There was a recent update to MO71 that allowed multiple SERVICE objects to be edited at once.
The example used in the screenshot was of the trigger monitor being run as a service, and is straight out of Knowledge Center (with the exception of a more meaningful object name).
It uses the provided amqsstop program as recommended too. The parameters that amqsstop expects are provided in the STOPARG which include the +MQ_SERVER_PID+ which is a token representing the process id of the process started by the STARTCMD and STARTARG arguments.
I was playing around with this SERVICE object a little more today and discovered that the STOP SERVICE command doesn’t work. This post covers what I discovered and how to fix it.
You’ll note from the screen shot that I’m running a 64-bit Windows queue manager – you can tell that from the path of the amqsstop program which is in the bin64 directory. However, I used the runmqtrm program from the bin directory. This is no doubt a migratory aid for those users that had scripts etc starting the trigger monitor from that location prior to the Windows queue manager becoming a 64-bit entity.
Having started my trigger monitor with the above definition, I can see it’s status using the DISPLAY SVSTATUS command.
AMQ8632: Display service status details.
STARTARG(-m MQG1 -q ACCOUNTS.INITQ) STOPCMD(C:\mqm8004\bin64/amqsstop)
STOPARG(-m MQG1 -p 3384)
DESCR(Trigger Monitor Service Auto Started with QMgr)
STDOUT( ) STDERR( )
Part of this display is the process ID of the trigger monitor, and you can also see that the replaceable insert +MQ_PROCESS_ID+ in the STOPARG attribute has been replaced with the same PID.
When you issue the MQ command STOP SERVICE(TRIGGER.MONITOR) it issues a PCF Inquire Connections command with a WHERE clause asking for all those connections where the PID is 3384. You can see in the MQ trace that the answer which comes back is MQRCCF_NONE_FOUND.
Now I know the trigger monitor is running so I find it myself in a DISPLAY CONN command and I see this:-
AMQ8276: Display Connection details.
APPLDESC(WebSphere MQ Trigger Monitor)
ASTATE(NONE) CHANNEL( )
CLIENTID( ) CONNAME( )
UOWLOG( ) UOWSTDA(2017-06-17)
UOWSTTI(11.40.55) UOWLOGDA( )
UOWLOGTI( ) URTYPE(QMGR)
EXTURID(XA_FORMATID XA_GTRID XA_BQUAL)
So there are two interesting things in this output. Firstly the PID is different. Secondly, it’s the bin64 version of runmqtrm. There’s no sign of the bin version of runmqtrm with PID(3384) anywhere in DISPLAY CONN. So I guess it didn’t make a connection to the queue manager.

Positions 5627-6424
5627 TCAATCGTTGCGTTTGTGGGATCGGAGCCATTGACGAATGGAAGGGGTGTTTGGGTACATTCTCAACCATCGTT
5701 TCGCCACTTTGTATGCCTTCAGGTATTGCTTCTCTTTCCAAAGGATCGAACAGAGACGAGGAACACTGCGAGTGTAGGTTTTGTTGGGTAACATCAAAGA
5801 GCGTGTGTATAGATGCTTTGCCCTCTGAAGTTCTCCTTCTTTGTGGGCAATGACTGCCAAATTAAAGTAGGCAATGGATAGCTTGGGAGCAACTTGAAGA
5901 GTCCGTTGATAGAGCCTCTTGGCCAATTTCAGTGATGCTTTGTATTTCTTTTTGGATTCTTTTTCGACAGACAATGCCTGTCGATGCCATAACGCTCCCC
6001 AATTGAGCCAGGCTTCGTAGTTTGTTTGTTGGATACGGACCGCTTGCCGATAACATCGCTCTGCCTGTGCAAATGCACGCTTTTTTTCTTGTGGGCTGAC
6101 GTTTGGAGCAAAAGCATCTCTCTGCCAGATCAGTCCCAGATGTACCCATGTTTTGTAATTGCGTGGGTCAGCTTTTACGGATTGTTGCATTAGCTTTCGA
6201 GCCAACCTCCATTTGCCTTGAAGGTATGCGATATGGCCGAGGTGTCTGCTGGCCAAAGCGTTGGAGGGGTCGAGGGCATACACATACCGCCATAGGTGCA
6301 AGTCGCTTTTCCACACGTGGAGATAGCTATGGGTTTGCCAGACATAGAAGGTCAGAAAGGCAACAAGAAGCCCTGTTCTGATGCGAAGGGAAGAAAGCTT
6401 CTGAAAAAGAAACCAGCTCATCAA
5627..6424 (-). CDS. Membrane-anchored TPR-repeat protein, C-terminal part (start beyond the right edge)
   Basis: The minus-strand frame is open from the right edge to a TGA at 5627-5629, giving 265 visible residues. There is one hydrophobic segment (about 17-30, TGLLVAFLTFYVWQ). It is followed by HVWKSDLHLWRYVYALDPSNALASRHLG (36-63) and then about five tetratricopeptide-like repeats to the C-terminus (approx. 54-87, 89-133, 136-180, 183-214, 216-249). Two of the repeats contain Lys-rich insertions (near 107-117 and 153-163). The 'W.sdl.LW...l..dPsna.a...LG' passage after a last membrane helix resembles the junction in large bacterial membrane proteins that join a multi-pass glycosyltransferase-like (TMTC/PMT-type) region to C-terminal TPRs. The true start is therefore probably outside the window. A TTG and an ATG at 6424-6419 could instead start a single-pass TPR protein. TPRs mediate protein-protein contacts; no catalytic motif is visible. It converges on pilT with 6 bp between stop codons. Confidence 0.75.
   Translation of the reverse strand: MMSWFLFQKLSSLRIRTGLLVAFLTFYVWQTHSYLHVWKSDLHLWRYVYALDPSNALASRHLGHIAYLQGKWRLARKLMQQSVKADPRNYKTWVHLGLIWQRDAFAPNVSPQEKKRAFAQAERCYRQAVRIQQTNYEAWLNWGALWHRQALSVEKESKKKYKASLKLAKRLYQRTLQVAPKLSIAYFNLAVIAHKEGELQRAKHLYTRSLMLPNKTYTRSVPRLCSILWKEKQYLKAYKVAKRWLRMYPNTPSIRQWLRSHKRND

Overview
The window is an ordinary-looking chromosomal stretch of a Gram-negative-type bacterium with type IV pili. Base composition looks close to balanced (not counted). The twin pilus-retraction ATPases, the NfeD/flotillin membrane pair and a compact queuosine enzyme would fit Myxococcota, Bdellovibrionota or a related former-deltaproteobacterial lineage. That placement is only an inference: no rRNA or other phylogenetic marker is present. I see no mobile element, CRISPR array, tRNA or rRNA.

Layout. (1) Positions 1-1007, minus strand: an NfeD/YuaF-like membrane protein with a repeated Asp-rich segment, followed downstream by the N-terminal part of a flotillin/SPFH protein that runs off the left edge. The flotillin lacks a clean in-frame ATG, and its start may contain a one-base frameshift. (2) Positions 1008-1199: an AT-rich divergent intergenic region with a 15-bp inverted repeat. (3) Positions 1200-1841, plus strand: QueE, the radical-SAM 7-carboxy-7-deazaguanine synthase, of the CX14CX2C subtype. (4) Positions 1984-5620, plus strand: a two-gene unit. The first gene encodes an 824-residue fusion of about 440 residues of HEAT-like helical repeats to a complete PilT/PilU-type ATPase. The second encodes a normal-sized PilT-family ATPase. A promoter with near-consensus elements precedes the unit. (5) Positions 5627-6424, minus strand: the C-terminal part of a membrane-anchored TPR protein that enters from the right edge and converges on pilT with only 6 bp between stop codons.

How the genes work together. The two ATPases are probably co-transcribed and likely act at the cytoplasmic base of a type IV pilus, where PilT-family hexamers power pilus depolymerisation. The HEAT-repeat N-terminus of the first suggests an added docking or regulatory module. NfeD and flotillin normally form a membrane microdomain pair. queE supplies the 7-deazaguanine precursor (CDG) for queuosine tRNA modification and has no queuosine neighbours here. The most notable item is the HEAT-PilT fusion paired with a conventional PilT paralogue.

Next thing to check out is the processes that the Windows OS thinks are running. I look for and find both PID(3384) and PID(4604).
Two processes running called runmqtrm
So it seems that the runmqtrm in the bin directory is not a copy of the one in the bin64 directory, but something else that starts the bin64 version of runmqtrm. This means that amqsstop doesn’t work because it is trying to find the first process which never connected to the queue manager.
The fix to get your Trigger Monitor Service definition to work again with a STOP SERVICE command is to use the bin64 version of runmqtrm directly in the STARTCMD and avoid this double hop which leaves you with two processes running unnecessarily.
DEFINE SERVICE(TRIGGER.MONITOR) +
SERVTYPE(SERVER) CONTROL(QMGR) +
DESCR('Trigger Monitor Service Auto Started with QMgr') +
STARTARG('-m +QMNAME+ -q ACCOUNTS.INITQ') +
STOPARG('-m +QMNAME+ -p +MQ_SERVER_PID+')
You don’t have the same problem on Unixes, because there aren’t the two bin directories on those platforms. So this is very specific to Windows.
Really it’s a shame that there isn’t a replaceable insert something like +MQ_BIN_DIR_PATH+ so that these platform differences would be completely removed from the SERVICE object definition. But I suppose you could make one yourself and put it into the service.env file.
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